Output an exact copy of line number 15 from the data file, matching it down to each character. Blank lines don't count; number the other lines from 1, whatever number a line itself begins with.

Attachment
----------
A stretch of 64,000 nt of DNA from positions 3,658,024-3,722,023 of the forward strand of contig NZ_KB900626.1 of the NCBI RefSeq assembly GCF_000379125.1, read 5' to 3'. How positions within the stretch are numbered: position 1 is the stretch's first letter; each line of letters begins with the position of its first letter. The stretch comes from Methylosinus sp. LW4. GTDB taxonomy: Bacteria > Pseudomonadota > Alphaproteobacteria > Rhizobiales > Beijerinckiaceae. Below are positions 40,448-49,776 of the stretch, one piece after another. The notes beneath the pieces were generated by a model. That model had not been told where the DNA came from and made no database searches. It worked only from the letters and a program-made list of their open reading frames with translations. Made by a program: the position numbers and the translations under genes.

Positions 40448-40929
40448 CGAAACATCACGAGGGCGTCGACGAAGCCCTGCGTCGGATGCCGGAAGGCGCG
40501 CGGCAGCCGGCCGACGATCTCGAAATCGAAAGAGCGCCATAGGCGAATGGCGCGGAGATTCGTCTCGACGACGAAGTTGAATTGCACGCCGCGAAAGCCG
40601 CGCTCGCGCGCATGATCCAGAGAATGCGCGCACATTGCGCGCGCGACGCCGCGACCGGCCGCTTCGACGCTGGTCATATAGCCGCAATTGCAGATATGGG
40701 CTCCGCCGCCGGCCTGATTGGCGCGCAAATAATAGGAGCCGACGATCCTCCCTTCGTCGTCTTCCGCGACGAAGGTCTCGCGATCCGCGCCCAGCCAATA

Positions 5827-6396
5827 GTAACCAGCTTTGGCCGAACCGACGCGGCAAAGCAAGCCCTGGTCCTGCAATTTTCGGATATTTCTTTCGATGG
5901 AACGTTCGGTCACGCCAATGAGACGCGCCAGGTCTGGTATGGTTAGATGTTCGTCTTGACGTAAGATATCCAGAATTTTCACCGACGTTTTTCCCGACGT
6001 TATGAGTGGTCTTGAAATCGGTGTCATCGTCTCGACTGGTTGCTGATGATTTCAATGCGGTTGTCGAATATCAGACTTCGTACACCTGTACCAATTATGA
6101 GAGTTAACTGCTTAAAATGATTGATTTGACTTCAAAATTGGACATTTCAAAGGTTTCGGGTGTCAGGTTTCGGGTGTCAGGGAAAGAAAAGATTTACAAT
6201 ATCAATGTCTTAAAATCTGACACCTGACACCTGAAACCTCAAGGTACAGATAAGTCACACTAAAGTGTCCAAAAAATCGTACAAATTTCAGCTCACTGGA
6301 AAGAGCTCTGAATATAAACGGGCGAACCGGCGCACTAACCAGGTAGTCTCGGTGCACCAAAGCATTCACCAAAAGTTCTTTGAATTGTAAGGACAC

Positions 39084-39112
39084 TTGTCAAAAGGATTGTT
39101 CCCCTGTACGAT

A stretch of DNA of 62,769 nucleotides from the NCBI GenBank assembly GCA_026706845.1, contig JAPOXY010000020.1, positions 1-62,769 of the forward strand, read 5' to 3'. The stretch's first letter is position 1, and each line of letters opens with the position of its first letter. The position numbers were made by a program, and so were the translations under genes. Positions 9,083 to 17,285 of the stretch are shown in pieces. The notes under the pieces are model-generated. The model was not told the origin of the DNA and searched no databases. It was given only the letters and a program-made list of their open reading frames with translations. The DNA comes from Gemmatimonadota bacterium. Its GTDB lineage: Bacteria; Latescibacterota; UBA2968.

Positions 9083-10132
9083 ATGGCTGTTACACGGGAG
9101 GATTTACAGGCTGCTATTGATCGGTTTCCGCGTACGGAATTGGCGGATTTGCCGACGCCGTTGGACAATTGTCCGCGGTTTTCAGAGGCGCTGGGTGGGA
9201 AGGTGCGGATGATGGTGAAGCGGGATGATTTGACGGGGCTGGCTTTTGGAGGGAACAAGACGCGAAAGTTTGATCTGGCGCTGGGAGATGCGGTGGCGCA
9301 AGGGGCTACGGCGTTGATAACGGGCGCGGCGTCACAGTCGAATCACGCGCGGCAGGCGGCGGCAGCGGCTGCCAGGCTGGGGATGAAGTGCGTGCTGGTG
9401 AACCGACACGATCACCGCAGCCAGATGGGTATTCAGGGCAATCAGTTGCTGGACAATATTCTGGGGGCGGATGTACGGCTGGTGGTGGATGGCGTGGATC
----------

39084 TTGTCAAAAGGATTGTT